Dewey is located but four miles north of Bartlesville on the Santa Fe and M. K. & T. railroads. Like Bartlesville, it owes its beginning to Jacob Bartles. Mr. Bartles was instrumental in securing the first railroad to build down through Washington County. It was called the Kansas, Oklahoma & Southwestern, but was soon absorbed by the Santa Fe system. When the railroad reached the present site of Dewey, Mr. Bartles moved one of his country stores over to the railroad. This took place shortly after Admiral George Dewey won his great victory over the Spaniards by destroying their fleet in Manila Bay, and as the praises of the hero of Manila Bay were being sung by Americans everywhere, Mr. Bartles and his associates decided to name the new town after him. The little village has now grown to be a thriving city of 2500 inhabitants. Its growth and principal industries are largely due to the development of oil and natural gas in that vicinity, and to the smelters which the bountiful supply of gas induced to locate there. For several years Dewey gained quite a good deal of fame and free advertising by the annual Round-ups which were held there and which attracted many of the old-time cowboys who were anxious to show the world that they had not forgotten how to rope the wild steers, an art in which they had become wonderfully proficient in former days. Later, Dewey established a County Fair which combined the exhibitions of the cowboy of the past with the products of the modern farm. These annual exhibitions were an admirable blending of the old-time civilization with the newer era of the agriculturist,-the transformation from cowboy days to ploughboy days.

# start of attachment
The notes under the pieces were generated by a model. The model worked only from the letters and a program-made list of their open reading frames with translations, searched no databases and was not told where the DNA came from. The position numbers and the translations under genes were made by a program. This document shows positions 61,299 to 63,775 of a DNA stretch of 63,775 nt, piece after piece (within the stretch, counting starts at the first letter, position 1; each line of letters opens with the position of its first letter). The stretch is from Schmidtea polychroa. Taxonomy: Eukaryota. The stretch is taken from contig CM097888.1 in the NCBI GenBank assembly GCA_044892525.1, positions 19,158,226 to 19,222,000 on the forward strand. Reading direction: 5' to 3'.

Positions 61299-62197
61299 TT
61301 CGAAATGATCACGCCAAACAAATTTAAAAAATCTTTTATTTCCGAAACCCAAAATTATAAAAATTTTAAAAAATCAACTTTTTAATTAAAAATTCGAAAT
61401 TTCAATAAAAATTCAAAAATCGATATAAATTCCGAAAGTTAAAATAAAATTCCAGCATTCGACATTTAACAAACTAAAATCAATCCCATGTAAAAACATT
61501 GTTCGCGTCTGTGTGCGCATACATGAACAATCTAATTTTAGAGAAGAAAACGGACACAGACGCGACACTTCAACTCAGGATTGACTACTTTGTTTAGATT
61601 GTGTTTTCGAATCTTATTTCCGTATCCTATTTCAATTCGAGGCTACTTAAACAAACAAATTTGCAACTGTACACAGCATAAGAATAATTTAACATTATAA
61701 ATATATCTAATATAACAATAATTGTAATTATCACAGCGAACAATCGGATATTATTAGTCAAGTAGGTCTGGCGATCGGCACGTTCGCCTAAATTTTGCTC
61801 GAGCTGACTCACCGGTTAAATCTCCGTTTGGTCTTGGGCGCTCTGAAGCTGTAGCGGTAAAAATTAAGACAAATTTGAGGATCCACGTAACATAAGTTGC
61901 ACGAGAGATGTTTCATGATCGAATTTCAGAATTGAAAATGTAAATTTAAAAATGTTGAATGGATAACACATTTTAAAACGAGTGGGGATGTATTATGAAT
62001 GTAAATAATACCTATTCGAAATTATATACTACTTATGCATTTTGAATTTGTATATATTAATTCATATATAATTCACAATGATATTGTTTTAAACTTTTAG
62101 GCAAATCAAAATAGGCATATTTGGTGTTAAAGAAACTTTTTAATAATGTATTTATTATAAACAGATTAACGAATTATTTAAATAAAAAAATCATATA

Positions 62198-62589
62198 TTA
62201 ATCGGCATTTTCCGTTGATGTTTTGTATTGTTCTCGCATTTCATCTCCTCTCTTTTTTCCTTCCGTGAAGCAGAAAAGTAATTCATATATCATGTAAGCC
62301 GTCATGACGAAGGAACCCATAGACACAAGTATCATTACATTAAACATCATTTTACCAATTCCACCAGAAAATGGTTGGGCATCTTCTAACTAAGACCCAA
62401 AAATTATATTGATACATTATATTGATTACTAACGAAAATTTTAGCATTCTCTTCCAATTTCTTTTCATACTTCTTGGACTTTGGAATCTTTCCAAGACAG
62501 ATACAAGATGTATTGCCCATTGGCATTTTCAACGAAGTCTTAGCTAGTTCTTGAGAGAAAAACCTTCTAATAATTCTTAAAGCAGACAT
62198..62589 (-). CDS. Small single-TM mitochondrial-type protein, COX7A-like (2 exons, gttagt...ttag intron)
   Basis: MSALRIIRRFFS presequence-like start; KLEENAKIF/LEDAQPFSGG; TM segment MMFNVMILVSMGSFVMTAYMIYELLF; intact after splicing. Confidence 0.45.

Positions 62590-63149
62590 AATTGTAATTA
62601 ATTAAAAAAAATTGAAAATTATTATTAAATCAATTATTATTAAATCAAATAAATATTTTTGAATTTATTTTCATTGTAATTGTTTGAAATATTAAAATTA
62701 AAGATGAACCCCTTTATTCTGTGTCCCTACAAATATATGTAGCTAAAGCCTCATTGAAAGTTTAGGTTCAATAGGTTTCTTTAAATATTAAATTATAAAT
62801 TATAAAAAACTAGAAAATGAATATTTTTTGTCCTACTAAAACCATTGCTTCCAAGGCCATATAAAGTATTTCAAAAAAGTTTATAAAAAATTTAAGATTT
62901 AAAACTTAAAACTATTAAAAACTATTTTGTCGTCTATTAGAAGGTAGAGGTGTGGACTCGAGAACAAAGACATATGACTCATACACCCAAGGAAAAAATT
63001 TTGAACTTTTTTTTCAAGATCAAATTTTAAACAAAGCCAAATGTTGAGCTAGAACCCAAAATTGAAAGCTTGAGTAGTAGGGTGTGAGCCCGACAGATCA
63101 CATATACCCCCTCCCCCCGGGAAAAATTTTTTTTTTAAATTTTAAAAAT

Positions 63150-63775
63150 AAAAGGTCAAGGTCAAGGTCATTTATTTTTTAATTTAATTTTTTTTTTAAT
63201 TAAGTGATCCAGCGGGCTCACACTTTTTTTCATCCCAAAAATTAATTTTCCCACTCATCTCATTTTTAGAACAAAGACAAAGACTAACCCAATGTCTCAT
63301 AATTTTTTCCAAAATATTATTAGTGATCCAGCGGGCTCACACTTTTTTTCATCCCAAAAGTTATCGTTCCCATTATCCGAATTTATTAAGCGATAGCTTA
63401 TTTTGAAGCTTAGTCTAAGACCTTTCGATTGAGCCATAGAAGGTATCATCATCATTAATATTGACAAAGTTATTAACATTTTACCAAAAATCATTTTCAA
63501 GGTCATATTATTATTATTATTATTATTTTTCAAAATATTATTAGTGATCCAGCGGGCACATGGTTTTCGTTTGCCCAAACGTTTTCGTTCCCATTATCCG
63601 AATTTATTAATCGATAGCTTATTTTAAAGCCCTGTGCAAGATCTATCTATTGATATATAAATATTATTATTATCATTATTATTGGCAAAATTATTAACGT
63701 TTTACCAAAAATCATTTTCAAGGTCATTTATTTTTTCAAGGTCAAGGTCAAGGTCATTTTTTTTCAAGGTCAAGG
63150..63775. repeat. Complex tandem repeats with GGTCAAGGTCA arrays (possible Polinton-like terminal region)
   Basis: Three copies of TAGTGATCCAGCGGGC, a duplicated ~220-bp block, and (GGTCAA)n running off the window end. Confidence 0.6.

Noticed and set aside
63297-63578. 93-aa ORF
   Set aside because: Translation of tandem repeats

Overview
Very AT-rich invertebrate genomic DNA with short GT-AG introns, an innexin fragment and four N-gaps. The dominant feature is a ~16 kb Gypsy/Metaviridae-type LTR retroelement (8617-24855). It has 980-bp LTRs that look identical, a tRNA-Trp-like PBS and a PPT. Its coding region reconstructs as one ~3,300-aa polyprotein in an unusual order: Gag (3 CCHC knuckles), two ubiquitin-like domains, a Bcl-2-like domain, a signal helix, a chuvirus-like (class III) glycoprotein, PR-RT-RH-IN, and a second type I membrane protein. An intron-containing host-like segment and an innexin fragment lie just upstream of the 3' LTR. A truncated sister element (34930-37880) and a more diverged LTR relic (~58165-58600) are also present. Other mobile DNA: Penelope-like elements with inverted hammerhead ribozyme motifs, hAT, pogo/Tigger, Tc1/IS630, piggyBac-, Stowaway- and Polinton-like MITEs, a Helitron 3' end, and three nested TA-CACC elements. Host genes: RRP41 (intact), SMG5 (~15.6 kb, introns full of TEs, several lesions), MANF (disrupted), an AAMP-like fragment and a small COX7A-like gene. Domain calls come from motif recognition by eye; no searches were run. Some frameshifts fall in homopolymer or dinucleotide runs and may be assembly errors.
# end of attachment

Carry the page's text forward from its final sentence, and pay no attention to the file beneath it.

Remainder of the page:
Dewey is well supplied with modern homes, stores, hotels, churches and has established a first class public school system including all of the common school grades and an approved high school, thirty-three teachers composing the entire faculty.
Ramona, a town of about one
thousand people, is located in the southern part of Washington County on
the Santa Fe Railroad. It, too, has been benefited by great development
of oil and gas in that section of the state. Ramona has a consolidated
school district, which includes quite a territory outside of the
corporation, and a good high school, as well as the common school
grades, is well managed with a faculty of twenty-one teachers.
Source: Muskogee and Northeastern Oklahoma, 1922